I like this the sepia effect on a square composition. While the bird takes center stage, the diagonal branch and star shaped air plant add interest. The overall effect of the image reminds me of photo taken in the early days of photography. It makes me feel akin with the wildlife explorers of old.
Portraits for Flashes of Hope, a volunteer program at Children’s Hospitals across the country, are all produced in Black and White. I have been shooting these portraits for many years, and I love the black and white, improving my work over time. There are many good reasons for this stylistic choice: The portraits stand apart from family snapshots. They look classic, timeless. They can often make an ill subject appear more healthy and vibrant. The monochrome style puts less emphasis on clothing and more emphasis on the face.
But every so often, one of my images begs to be seen with selective color treatment. Let me show you what I mean. This child came to me crying and refusing to look at the camera even with the comforting words of both parents, toys on hand and a little brother who was happy to help. The only trick that worked that day was a stream of bubbles. Lots of bubbles that you could reach out and pop. The bubbles just kept coming, thanks to the quick actions of my assistant, and nobody cared about the camera anymore. Even when one bubble got in his eye.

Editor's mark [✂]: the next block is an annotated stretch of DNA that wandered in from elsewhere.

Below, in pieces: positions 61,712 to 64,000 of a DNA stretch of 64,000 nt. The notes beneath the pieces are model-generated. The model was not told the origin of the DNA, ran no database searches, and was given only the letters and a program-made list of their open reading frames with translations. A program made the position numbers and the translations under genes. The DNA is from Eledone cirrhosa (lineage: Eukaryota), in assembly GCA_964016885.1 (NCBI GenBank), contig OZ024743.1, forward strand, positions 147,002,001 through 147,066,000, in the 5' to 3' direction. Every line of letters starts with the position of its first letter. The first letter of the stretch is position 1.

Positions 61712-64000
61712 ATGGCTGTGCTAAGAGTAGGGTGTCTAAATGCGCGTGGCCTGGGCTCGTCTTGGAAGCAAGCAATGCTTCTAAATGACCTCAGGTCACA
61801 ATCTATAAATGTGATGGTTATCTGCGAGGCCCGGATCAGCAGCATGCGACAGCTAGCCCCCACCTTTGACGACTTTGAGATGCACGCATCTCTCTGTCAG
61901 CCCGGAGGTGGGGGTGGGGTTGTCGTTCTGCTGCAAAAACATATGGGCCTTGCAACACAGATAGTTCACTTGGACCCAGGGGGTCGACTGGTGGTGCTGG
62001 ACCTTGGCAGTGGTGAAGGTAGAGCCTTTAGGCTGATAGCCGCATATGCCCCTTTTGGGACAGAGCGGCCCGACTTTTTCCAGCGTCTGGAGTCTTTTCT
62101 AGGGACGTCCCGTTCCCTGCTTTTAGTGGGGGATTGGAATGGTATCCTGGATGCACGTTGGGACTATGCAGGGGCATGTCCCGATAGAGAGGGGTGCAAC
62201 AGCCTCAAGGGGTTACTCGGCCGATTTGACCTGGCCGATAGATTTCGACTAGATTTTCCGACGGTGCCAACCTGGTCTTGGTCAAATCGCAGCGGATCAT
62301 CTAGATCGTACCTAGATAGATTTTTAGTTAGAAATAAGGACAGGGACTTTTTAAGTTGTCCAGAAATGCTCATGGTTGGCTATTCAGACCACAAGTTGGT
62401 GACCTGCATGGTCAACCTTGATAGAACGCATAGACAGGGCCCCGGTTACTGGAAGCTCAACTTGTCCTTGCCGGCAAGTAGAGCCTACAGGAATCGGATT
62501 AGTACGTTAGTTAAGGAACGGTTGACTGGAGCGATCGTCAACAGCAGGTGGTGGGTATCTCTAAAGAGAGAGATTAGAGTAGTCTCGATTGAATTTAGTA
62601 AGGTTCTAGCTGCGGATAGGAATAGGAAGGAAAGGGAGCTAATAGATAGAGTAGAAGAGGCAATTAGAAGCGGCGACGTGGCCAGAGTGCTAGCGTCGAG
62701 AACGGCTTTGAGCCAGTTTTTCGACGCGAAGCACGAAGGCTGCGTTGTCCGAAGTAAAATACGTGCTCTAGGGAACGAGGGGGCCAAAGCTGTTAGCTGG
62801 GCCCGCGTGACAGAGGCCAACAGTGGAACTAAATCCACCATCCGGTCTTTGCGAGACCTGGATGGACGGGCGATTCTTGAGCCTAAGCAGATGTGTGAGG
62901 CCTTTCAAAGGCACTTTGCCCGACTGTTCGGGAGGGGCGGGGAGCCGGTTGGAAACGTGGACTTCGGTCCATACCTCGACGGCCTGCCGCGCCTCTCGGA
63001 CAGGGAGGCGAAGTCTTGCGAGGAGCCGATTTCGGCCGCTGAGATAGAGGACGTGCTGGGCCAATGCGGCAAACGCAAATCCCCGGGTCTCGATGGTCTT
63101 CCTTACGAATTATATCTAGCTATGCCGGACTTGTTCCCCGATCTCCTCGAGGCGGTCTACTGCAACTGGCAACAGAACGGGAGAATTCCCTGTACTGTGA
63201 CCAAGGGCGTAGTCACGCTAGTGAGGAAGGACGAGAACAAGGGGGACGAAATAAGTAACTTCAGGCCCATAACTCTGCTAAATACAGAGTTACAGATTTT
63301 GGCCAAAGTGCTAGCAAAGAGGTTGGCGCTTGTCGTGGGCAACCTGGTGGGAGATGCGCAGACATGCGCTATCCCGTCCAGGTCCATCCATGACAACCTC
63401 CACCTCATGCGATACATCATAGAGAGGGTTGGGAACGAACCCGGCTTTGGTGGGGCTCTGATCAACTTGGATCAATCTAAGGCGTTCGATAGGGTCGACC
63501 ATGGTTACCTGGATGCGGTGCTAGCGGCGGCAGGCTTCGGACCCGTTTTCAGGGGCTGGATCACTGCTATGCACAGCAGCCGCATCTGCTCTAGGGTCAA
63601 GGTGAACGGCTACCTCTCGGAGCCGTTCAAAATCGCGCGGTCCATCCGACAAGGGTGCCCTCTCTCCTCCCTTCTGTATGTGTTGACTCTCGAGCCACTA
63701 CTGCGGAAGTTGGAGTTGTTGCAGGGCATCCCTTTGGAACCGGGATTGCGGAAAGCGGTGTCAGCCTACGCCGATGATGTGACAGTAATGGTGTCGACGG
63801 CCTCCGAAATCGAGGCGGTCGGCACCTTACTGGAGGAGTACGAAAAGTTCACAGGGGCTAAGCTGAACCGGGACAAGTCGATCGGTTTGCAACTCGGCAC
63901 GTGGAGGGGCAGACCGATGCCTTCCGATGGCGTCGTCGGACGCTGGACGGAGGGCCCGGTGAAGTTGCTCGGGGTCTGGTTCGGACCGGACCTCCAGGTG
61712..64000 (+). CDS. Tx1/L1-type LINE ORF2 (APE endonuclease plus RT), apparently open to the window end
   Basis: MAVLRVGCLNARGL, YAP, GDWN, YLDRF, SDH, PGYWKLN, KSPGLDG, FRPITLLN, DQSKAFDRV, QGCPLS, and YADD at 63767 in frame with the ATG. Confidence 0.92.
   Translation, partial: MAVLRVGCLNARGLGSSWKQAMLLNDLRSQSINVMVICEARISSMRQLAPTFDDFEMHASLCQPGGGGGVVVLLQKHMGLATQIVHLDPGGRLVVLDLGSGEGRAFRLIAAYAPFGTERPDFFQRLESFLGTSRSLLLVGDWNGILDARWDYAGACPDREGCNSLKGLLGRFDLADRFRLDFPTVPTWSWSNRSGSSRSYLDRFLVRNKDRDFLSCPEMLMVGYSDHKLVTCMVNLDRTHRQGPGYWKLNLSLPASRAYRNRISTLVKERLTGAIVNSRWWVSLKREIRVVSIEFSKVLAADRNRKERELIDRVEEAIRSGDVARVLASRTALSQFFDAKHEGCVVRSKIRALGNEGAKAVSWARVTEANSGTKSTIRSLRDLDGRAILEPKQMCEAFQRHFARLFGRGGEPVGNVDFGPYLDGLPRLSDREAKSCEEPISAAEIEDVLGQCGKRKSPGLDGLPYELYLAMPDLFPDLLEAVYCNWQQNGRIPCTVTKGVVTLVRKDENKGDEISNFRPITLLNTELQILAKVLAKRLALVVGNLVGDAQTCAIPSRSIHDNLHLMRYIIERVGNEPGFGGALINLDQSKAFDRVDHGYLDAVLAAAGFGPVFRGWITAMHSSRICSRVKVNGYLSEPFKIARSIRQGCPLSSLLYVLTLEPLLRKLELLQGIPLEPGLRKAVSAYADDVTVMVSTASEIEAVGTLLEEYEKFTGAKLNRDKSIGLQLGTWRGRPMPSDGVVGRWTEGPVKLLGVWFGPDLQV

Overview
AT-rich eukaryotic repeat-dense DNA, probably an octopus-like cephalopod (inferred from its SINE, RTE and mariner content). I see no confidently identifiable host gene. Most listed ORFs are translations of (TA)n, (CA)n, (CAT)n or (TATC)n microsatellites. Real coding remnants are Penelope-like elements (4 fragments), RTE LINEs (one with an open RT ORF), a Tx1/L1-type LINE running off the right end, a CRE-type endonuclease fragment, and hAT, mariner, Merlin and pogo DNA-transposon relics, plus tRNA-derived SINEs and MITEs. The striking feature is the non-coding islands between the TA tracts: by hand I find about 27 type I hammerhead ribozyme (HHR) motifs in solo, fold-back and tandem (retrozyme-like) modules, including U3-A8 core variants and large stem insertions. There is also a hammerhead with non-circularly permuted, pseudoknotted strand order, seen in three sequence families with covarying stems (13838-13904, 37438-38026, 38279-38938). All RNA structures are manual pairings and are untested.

I see an echo between the bubbles, the boys’ eyes and the eyes not the minions on his shirt. I guess he should have worn goggles, too.
Many children I photograph act a little shy at first. A few cry or refuse to look at the camera. (As long as I can get the parents to stop pleading, scolding and threatening them, I can usually distract them enough to get some good shots.) Other kids, in an effort to do the right thing, give me the same uneasy smile, as they listen to a parent call out to them, “Be good for your picture!”
But my favorite subjects have so much personality, that they just can’t keep it inside. Every thought seems to bring a new expression, and every minute a fresh willingness to play and pretend. This little dynamo (call him Dennis) brought me great joy with his every move.
My assisting photographer called Dennis “the art director,” because he kept running over to me and asking to see his photo on the camera’s LCD.
Posing on Dad’s shoulders, he reached for convenient handles…
After I asked Dennis to “Be a banana,” he obliged. Then he said he wanted to be a Chicken McNuggett.
(“Dennis” is not the child’s real name. We protect his privacy by withholding his name.)